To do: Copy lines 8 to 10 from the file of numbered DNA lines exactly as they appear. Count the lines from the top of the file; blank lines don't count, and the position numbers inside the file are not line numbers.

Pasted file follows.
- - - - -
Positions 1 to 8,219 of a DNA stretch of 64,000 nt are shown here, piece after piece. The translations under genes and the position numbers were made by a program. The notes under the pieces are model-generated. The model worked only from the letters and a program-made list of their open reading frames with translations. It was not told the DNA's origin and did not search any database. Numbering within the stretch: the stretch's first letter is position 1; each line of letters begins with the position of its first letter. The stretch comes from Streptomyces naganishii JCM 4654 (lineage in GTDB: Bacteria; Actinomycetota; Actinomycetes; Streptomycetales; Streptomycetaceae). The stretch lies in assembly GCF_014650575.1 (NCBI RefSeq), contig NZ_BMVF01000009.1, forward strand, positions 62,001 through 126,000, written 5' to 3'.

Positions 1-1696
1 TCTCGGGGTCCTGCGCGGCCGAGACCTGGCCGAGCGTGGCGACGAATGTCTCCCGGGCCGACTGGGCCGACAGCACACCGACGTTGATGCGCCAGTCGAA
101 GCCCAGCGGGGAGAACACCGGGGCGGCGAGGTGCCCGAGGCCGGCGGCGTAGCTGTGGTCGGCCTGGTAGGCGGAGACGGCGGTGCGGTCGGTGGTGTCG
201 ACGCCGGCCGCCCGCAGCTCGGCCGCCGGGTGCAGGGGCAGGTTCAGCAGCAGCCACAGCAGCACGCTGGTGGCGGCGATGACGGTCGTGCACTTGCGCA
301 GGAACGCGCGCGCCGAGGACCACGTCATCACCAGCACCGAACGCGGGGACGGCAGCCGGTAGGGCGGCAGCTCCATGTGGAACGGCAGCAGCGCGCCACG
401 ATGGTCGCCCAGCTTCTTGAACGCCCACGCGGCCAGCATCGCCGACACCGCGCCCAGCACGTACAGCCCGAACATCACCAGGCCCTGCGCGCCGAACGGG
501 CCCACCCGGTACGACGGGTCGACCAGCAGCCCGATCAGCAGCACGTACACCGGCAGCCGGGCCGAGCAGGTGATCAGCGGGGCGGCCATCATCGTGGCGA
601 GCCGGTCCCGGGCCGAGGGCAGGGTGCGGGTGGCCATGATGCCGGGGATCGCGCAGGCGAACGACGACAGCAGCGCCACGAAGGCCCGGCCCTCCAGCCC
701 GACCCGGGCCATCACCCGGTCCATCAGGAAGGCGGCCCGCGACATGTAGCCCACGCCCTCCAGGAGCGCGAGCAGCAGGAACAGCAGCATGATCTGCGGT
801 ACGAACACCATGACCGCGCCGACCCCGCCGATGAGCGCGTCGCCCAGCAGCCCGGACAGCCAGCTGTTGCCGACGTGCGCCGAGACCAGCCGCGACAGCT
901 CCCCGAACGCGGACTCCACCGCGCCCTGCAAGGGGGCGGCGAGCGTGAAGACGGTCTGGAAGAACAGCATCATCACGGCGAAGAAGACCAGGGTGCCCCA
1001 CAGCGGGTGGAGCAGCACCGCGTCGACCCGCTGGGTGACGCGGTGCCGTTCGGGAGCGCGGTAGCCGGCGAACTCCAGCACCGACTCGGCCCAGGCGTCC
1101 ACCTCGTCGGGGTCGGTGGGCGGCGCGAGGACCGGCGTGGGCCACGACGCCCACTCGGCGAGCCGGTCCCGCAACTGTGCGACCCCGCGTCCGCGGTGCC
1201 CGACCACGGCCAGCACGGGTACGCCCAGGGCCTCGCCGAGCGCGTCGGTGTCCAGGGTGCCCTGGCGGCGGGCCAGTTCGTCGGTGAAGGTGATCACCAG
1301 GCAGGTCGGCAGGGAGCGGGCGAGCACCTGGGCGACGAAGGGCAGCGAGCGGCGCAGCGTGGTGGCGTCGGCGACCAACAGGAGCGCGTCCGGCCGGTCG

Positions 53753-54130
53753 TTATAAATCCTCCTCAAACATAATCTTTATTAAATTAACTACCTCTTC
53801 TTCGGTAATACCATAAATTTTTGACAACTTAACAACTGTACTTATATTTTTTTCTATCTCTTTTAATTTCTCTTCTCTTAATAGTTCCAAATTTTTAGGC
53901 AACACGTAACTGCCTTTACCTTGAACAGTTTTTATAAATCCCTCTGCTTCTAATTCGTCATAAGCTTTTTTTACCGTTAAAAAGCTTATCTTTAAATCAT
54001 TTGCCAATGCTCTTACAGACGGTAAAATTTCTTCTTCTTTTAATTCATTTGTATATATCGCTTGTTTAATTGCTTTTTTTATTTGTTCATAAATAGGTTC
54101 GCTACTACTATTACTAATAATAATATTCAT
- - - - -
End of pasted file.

501 CCCACCCGGTACGACGGGTCGACCAGCAGCCCGATCAGCAGCACGTACACCGGCAGCCGGGCCGAGCAGGTGATCAGCGGGGCGGCCATCATCGTGGCGA
601 GCCGGTCCCGGGCCGAGGGCAGGGTGCGGGTGGCCATGATGCCGGGGATCGCGCAGGCGAACGACGACAGCAGCGCCACGAAGGCCCGGCCCTCCAGCCC
701 GACCCGGGCCATCACCCGGTCCATCAGGAAGGCGGCCCGCGACATGTAGCCCACGCCCTCCAGGAGCGCGAGCAGCAGGAACAGCAGCATGATCTGCGGT